It has been called ‘the forgotten city’, yet Hilo, lush, green, historical and overlooking expansive Hilo Bay, on the east coast of the Big Island of Hawaii, is actually the second largest in the State, with a population of 50,000 residents and covering a total of 54sq. miles.  

Hilo is a city with a charming small town feel, it’s as if you have discovered something that few other people know and is renowned for its temperate climate, stunning tropical surroundings, variety of activities and sights, two nearby volcanoes, one of which is still considered active and its astronomical observatories. It is also the southernmost and wettest city in the US, with an annual average rainfall of 127”, which explains the lush green vegetation that is such an outstanding feature of the city.

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Why visit Hilo ?

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The forgotten city

Hilo is a city with a charming small town feel

The warm sub-tropical climate is a major attraction to those choosing to relocate to Hilo. Because of its unique location, surrounded by ocean and mostly sloping terrain from scenic mountain backdrops, the weather is fairly uniform throughout the year. Summer, from May to October, has average highs of about 26°C, with low humidity, while winter temperatures don’t often fall below 18°C. High rainfall is limited to the Hilo area alone, while the rest of the island can be suffering droughts. Waterfalls are another stunning outcome of the rain, as is the rich soil, which enables a great variety of local produce to grow.  

The active volcano, Kilauea, which has been oozing lava for the past 25 years, is about 30 miles from Hilo and is one of the big attractions to visitors. Over the years, the area of the Big Island of Hawaii has increased by a few hundred acres because of the lava.  

Hilo is conducive to walking. Shops along the Hilo Bay waterfront are colourful, quaint and inviting. Wednesday and Saturday open air street markets and various forms of entertainment are normal fare too and it is difficult not to be fascinated by local history, which ranges from the original Polynesian settlement from the distant past, to recent devastating tsunamis and from one time major sugar cane plantations to lava flow destruction. Relics of all these may be found by walking around the town. High water marks record the last tsunami, in 1960, as does the Pacific Tsunami Museum.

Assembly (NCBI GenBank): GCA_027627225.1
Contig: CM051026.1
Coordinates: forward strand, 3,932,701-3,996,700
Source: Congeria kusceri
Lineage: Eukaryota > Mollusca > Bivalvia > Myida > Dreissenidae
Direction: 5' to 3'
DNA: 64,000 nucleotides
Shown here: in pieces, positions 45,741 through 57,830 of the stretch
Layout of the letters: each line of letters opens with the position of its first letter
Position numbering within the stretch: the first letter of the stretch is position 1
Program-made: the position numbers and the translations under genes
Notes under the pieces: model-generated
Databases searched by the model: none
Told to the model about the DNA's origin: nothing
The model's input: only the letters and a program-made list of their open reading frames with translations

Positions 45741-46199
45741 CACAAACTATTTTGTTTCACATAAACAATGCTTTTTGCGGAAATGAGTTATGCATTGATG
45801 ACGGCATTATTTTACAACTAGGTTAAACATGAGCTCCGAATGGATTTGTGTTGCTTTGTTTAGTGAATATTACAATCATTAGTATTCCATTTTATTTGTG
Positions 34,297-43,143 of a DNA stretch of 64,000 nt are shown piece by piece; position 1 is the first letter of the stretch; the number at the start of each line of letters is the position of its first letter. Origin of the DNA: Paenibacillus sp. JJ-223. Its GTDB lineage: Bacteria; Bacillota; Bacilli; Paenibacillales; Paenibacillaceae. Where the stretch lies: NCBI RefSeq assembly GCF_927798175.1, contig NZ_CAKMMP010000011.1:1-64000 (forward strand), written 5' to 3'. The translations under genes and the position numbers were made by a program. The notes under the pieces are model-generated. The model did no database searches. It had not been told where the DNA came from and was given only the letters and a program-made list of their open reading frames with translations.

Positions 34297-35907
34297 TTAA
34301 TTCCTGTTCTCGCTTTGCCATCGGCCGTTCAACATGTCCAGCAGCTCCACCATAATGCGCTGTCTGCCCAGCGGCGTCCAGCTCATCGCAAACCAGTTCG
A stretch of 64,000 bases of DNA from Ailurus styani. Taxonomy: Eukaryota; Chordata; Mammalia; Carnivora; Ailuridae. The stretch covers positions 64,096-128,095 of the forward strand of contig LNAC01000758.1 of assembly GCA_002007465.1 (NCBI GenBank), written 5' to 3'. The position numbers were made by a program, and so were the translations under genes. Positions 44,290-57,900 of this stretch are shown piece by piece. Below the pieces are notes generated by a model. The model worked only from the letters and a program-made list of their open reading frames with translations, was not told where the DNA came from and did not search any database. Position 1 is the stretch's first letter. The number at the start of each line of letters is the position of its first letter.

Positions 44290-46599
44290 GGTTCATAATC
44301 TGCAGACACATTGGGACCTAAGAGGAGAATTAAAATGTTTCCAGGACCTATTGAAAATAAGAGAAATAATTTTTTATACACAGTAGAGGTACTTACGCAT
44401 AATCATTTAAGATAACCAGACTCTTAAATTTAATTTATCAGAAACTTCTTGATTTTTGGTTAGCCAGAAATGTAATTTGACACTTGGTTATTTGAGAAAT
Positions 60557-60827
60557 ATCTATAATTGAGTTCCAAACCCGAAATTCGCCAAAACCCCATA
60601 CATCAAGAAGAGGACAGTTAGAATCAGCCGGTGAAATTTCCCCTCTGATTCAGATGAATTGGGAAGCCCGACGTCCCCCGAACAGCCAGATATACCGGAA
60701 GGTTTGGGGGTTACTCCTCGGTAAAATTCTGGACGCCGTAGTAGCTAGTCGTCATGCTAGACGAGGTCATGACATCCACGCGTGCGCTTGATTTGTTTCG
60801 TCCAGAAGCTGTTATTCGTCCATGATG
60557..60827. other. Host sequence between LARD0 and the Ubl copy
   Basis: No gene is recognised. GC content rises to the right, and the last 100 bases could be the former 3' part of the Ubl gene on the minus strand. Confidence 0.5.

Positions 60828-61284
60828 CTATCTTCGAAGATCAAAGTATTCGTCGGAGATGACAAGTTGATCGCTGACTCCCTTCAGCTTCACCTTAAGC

The Liliuokalani Gardens, which include the Rainbow Falls, are part of the walk, as is Banyan Tree Drive. This is vaguely similar to Hollywood Boulevard, where you can check which tree belongs to which major past celebrity. The large rough-hewn blocks comprising the Naha and Pinao Stones, in front of Hilo Library, are a testament to the city’s Polynesian roots. Legend has it that whoever can move the Naha stone will be king. Kamehameha I, who ruled the Hawaiian Islands and who first united them, is said to have done exactly that while still in his teens.  

Downtown Hilo has many historic buildings dating back to the late 19th and early 20th centuries and these make up the largest historical building collection in Hawaii.  

If you visit the city during the week after Easter a major treat is the Merrie Monarch Festival, which celebrates the traditional Hawaiian dance, the hula.  

Hilo is a city of many faces and contrasts. You will find everything that other cities have including the University of Hawaii, a cultural centre, fabulous eateries, shopping and accommodation, but it is the contrasts and the differences, which make it memorable.

Photo copyright: ©Island of Hawaii Visitors Bureau / Paul Zizka

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